Inverting Deep Generative Models, One Layer at a Time |#48
Qi Lei (University of Texas at Austin) · Ajil Jalal (UT Austin) · Inderjit S Dhillon (UT Austin/Amazon) · Alexandros Dimakis (UT Austin)

Provable Non-linear Inductive Matrix Completion| #215
Kai Zhong (Amazon) · Zhao Song (UT Austin) · Prateek Jain (Microsoft Research) · Inderjit S Dhillon (UT Austin/Amazon)

Amazon researchers on NeurIPS committees and boards

  • Bernhard Schölkopf – Advisory Board
  • Michael I. Jordan – Advisory Board
  • Thorsten Joachims – senior area chair
  • Anshumali Shrivastava – area chair
  • Cedric Archambeau – area chair
  • Peter Gehler – area chair
  • Sujay Sanghavi – committee member

Workshops

Learning with Rich Experience: Integration of Learning Paradigms

Paper: "Meta-Q-Learning" | Rasool Fakoor, Pratik Chaudhari, Stefano Soatto, Alexander J. Smola

Human-Centric Machine Learning

Paper: "Learning Fair and Transferable Representations" | Luco Oneto, Michele Donini, Andreas Maurer, Massimiliano Pontil

Bayesian Deep Learning

Paper: "Online Bayesian Learning for E-Commerce Query Reformulation" | Gaurush Hiranandani, Sumeet Katariya, Nikhil Rao, Karthik Subbian

Meta-Learning

Paper: "Constrained Bayesian Optimization with Max-Value Entropy Search" | Valerio Perrone, Iaroslav Shcherbatyi, Rodolphe Jenatton, Cedric Archambeau, Matthias Seeger

Paper: "A Quantile-Based Approach to Hyperparameter Transfer Learning" | David Salinas, Huibin Shen, Valerio Perrone

Paper: "A Baseline for Few-Shot Image Classification" | Guneet Singh Dhillon, Pratik Chaudhari, Avinash Ravichandran, Stefano Soatto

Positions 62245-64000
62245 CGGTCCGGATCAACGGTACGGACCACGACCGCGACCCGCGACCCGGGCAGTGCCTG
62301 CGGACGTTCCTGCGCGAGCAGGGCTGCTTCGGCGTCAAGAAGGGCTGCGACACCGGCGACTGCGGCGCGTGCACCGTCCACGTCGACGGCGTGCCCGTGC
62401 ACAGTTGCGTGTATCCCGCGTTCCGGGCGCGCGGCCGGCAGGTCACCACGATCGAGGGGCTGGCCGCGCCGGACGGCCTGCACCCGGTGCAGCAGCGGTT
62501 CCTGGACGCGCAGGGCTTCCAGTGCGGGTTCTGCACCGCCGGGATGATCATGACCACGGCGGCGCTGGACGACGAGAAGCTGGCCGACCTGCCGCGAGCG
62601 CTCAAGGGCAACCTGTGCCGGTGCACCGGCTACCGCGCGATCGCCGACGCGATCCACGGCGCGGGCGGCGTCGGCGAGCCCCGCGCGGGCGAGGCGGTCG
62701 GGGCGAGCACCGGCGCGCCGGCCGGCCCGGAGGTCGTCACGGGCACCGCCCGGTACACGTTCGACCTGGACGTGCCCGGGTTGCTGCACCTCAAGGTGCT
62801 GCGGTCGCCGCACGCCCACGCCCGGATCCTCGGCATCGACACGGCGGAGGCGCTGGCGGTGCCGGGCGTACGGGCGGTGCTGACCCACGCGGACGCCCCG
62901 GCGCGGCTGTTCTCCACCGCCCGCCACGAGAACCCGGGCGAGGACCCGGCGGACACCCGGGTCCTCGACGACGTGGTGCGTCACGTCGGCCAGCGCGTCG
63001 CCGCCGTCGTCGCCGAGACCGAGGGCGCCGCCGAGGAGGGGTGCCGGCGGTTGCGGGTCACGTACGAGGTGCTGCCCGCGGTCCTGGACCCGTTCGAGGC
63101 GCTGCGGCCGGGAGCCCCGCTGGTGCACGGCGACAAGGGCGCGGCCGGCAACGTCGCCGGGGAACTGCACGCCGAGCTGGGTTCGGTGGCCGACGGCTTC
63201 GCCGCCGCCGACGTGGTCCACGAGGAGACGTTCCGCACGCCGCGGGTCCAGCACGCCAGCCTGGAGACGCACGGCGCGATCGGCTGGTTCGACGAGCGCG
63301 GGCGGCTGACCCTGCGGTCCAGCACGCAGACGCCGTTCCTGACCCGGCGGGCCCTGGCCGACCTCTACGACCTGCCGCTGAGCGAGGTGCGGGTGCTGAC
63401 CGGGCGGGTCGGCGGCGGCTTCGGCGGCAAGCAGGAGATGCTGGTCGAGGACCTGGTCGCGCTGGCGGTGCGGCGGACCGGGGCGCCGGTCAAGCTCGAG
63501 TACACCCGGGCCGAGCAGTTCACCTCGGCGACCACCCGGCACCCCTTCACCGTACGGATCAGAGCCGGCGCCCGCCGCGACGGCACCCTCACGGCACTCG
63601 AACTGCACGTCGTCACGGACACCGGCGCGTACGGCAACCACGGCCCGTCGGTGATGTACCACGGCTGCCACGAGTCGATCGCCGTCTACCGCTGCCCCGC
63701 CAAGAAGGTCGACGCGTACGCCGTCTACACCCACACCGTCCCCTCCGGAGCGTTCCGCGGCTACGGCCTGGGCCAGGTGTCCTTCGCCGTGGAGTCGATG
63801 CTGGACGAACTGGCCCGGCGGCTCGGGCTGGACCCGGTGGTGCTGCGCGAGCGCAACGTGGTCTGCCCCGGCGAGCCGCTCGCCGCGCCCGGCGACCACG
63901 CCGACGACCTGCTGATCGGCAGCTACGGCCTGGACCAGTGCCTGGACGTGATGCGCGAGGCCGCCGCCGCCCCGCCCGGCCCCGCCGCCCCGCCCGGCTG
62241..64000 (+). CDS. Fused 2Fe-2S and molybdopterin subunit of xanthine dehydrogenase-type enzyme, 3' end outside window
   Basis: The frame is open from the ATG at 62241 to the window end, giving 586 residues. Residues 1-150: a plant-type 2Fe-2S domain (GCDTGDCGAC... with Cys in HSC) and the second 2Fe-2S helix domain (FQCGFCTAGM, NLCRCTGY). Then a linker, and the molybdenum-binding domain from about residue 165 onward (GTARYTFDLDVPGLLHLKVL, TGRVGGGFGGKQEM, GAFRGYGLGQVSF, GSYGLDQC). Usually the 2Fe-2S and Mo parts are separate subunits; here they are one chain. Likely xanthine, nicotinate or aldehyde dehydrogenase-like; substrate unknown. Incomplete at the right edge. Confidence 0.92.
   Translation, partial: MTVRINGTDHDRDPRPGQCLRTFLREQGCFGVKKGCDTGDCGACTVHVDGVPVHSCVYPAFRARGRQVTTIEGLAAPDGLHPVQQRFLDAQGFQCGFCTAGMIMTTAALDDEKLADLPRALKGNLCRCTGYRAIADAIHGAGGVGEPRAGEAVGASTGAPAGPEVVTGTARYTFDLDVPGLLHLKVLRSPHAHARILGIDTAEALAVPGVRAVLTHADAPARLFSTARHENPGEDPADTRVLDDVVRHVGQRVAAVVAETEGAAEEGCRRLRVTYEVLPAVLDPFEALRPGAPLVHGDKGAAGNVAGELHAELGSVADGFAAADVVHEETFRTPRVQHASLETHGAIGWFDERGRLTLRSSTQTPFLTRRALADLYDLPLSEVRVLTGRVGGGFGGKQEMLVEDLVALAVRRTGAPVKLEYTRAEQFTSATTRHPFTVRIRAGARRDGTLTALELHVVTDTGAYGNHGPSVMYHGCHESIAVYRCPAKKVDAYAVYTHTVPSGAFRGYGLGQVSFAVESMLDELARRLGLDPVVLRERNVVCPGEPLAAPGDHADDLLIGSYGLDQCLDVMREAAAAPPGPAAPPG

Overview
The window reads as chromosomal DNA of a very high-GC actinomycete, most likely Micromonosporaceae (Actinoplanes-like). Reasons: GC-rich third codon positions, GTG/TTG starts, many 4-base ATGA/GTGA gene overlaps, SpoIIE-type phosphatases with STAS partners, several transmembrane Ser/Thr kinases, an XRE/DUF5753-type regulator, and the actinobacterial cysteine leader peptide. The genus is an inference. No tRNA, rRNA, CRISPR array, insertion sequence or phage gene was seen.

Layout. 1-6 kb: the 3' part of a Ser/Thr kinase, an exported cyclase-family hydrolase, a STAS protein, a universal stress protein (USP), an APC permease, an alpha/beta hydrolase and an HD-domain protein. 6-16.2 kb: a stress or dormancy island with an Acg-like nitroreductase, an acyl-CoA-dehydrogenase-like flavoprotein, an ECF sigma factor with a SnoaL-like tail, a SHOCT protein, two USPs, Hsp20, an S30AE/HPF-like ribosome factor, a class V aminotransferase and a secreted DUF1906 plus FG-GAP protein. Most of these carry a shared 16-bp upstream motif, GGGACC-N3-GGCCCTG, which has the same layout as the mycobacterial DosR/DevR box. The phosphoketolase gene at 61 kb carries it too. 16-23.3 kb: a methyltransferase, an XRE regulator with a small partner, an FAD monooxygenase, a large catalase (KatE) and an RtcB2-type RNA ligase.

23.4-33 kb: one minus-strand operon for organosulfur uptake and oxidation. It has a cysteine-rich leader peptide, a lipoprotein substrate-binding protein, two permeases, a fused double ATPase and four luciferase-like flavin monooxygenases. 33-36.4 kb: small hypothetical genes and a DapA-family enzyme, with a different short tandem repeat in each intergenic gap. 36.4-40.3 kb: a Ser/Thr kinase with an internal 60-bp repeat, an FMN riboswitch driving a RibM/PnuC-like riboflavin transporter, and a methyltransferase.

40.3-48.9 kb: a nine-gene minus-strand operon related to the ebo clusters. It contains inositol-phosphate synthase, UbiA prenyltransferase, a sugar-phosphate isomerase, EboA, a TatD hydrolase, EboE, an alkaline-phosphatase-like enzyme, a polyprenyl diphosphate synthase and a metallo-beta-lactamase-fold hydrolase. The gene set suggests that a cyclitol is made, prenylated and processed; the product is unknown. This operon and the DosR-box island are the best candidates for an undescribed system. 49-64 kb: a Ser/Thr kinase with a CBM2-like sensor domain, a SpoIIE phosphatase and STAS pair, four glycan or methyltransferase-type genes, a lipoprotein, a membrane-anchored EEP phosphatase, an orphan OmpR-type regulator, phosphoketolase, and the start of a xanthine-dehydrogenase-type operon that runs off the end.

Conversational AI

Organizer: Dilek Hakkani-Tür

Paper: "The Eighth Dialog System Technology Challenge" | Seokhwan Kim, Michel Galley, Chulaka Gunasekara, Sungjin Lee, Adam Atkinson, Baolin Peng, Hannes Schulz, Jianfeng Gao, Jinchao Li, Mahmoud Adada, Minlie Huang, Luis Lastras, Jonathan K. Kummerfeld, Walter S. Lasecki, Chiori Hori, Anoop Cherian, Tim K. Marks, Abhinav Rastogi, Xiaoxue Zang, Srinivas Sunkara, Raghav Gupta

Paper: “Just Ask: An Interactive Learning Framework for Vision and Language Navigation” | Ta-Chung Chi, Minmin Shen, Mihail Eric, Seokhwan Kim, Dilek Hakkani-Tur

Paper: “MA-DST: Multi-Attention-Based Scalable Dialog State Tracking” | Adarsh Kumar, Peter Ku, Anuj Kumar Goyal, Angeliki Metallinou, Dilek Hakkani-Tür

Paper: “Investigation of Error Simulation Techniques for Learning Dialog Policies for Conversational Error Recovery” | Maryam Fazel-Zarandi, Longshaokan Wang, Aditya Tiwari, Spyros Matsoukas

Paper: “Towards Personalized Dialog Policies for Conversational Skill Discovery”| Maryam Fazel-Zarandi, Sampat Biswas, Ryan Summers, Ahmed Elmalt, Andy McCraw, Michael McPhillips, John Peach

Paper: “Conversation Quality Evaluation via User Satisfaction Estimation” | Praveen Kumar Bodigutla, Spyros Matsoukas, Lazaros Polymenakos

Paper: “Multi-domain Dialogue State Tracking as Dynamic Knowledge Graph Enhanced Question Answering” | Li Zhou, Kevin Small

Science Meets Engineering of Deep Learning

Paper: "X-BERT: eXtreme Multi-label Text Classification using Bidirectional Encoder from Transformers" Wei-Cheng Chang, Hsiang-Fu Yu, Kai Zhong, Yiming Yang, Inderjit S. Dhillon